War zones to World Cups: Afghanistan’s stunning rise
AUSTRALIA'S first World Cup opponent, Afghanistan, has transformed from war zones to World Cups inside a decade, leaving the country's "legend" stunned by its rapid emergence as a cricketing nation ahead.
Mirwais Ashraf - who took 2-32 against Bangladesh at the 2015 World Cup and was unveiled as the Afghan legend at Thursday's launch party - said his country was now safe and also boasted a batch of teenage cricketers set to take the world by storm.
But one of those youngsters spoke in 2016 about how "the Taliban killed my father" before his brother vanished shortly after.
Four years ago Afghanistan trained underneath rockets launching into the sky and with gunships and helicopters flying ahead.
Former Queensland wicketkeeper Peter Anderson detailed that setting while discussing how scary life in Kabul was when he was Afghanistan assistant coach leading into the 2015 World Cup.
"I have missed bombings by being there 24 hours earlier," Anderson said at the time.
"At the airport and airport shops. It's about not being in the wrong place at the wrong time. You are always looking over your shoulder.
"I would go through seven or eight checkpoints a day. There are AK47s. To go and have a coffee I go through steel doors and sit down in the safe room.
"There is always a presence of war. It is a dangerous city."
Ashraf said Afghanistan had come a long way on both fronts.
"Nothing is quite like that (rockets launching above training)," Ashraf told the Herald Sun.
"There's nowadays unity and stability in Afghanistan. No war there. Everything is going very positive and it is very normal."
Australian captain Aaron Finch labelled Afghanistan a "very dangerous side" with their elite spinners - Rashid Khan (Strikers), Mohammad Nabi (Renegades) and Mujeeb Ur Rahman - established names thanks to the Big Bash.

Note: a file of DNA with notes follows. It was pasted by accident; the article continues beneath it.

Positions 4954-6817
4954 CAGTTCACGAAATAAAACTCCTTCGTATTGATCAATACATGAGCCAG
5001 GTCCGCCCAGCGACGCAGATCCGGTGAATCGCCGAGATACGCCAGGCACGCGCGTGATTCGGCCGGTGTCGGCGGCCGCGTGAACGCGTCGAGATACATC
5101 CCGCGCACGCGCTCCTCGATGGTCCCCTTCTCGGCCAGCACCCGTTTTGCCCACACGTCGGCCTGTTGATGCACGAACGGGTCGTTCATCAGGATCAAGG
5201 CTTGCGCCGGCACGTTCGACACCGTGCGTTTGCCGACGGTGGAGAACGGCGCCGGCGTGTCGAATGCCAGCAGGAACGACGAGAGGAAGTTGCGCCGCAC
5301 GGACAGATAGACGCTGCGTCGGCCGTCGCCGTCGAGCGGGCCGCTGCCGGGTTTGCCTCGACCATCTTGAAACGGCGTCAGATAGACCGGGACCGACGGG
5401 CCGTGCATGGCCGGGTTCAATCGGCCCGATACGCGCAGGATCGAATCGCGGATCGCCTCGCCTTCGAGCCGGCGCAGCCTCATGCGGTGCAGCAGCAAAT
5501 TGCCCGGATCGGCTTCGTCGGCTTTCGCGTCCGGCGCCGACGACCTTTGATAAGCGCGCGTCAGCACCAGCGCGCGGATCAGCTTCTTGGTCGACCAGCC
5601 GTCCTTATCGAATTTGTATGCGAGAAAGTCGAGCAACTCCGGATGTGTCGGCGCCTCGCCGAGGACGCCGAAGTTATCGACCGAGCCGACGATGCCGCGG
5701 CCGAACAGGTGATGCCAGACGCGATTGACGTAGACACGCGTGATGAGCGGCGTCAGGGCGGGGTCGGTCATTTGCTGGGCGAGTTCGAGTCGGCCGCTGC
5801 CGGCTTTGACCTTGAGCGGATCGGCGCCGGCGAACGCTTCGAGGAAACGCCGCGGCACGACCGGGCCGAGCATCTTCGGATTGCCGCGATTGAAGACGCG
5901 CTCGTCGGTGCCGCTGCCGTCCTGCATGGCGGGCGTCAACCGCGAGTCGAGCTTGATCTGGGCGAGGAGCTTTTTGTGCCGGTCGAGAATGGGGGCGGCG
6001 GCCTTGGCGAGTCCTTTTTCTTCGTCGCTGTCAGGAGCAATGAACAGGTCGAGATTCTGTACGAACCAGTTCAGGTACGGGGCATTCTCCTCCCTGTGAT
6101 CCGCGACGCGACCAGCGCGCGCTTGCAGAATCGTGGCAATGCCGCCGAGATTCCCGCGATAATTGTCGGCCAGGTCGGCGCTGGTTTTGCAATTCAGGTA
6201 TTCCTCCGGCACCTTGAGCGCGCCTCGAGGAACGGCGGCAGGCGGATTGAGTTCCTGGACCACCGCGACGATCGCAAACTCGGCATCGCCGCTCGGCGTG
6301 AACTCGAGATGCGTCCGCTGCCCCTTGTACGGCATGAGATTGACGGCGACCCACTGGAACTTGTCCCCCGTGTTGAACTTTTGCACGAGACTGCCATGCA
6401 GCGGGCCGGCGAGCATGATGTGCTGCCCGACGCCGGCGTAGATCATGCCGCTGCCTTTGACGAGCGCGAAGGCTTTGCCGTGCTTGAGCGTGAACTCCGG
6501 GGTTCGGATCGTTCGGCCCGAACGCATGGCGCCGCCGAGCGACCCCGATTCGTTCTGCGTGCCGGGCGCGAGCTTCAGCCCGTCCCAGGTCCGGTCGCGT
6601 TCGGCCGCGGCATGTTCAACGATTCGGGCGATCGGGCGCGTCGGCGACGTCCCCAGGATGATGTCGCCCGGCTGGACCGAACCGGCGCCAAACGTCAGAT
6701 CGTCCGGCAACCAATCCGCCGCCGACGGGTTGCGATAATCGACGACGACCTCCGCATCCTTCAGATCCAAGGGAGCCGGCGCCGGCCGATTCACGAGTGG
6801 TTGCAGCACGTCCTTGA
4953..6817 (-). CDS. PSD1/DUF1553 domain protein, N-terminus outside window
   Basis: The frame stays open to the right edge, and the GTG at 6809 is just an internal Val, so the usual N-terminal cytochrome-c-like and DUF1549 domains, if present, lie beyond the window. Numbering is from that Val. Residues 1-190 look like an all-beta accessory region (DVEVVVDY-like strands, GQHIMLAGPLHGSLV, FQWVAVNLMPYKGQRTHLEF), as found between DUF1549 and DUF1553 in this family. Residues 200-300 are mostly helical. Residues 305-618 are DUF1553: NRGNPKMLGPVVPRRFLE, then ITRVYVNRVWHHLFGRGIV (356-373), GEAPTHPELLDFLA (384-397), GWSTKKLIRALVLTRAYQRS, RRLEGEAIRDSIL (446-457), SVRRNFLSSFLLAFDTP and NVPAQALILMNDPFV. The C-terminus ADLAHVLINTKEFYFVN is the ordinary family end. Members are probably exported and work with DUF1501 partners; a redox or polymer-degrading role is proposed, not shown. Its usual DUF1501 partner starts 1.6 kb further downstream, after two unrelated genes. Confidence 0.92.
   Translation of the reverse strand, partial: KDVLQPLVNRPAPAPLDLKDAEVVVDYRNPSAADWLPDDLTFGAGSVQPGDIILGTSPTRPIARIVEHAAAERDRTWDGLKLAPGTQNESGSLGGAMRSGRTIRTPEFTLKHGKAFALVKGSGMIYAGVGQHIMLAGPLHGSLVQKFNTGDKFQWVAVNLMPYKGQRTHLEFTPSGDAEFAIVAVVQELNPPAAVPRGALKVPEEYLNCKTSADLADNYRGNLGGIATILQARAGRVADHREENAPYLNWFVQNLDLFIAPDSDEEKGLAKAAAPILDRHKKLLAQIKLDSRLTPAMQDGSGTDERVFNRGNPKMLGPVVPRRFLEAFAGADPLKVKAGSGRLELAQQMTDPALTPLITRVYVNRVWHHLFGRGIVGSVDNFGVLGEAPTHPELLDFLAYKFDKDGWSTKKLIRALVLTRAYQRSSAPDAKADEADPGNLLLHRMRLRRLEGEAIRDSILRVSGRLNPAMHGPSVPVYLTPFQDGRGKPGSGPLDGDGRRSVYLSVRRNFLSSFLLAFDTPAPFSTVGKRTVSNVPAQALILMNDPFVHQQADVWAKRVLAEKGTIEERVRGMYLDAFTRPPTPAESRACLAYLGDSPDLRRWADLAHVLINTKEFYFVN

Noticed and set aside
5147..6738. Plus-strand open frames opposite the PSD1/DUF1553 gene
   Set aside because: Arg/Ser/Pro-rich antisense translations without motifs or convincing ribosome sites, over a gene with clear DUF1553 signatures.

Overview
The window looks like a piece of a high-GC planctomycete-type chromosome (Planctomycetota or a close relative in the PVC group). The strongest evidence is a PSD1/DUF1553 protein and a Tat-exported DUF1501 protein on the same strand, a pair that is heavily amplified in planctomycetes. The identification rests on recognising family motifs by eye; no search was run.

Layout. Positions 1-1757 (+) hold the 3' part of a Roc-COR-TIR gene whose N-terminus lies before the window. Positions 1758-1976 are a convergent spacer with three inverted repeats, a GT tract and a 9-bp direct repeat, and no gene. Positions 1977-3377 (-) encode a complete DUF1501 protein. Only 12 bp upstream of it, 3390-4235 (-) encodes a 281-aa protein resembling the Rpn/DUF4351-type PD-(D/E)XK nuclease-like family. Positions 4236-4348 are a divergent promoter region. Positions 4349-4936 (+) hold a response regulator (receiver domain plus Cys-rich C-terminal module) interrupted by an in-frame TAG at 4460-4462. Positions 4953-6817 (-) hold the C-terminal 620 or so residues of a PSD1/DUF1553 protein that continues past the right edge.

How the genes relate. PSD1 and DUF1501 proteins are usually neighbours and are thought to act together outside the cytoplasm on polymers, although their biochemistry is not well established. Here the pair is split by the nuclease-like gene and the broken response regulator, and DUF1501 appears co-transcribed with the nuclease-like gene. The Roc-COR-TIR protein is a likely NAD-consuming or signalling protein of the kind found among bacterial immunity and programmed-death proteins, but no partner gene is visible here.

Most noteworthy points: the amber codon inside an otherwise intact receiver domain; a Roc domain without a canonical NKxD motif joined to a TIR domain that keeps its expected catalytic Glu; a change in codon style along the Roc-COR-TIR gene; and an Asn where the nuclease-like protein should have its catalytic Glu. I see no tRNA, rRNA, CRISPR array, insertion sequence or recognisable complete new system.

Yet Afghanistan, which won one game at the 2015 World Cup, had no ODI status a decade ago and was competing in World Cricket League Division Five in 2008
"I'm very excited because this time we are participating in World Cup as a full-member nation," Ashraf said.
"So this is an honour for Afghanistan and a historical day. We achieve in very quick time and the reason is great performances and the ICC give full member nation very quickly.
"Cricket is very famous in Afghanistan, especially in all provinces they are cheering the team and they are watching every game on a screen."
In 2015, Anderson prepared for Australia's hard and fast wickets by training with golf balls, taped-up tennis balls and batting on ceramic pitches.
But Ashraf said his players were used to English conditions this time around.
"Rashid is a world-class bowler. My expectation on Rashid is a lot for this World Cup, because he's used to this condition," he said.
"He's playing the County Cricket, Mujeeb is also playing the County Cricket, and Nabi is also playing here.
"We'll be targeting a few teams to beat them. Quite recently in Asian Cup we beat Bangladesh, Sri Lanka, West Indies."
Afghanistan secured its first Test win against Ireland recently and Ashraf said Afghanistan would soon emerge as a force.
"Amazing. We have very good talent, especially under-17 and under-19, and our domestic structures are going day-by-day stronger.
"Soon we will produce very soon such great cricketers for international cricket."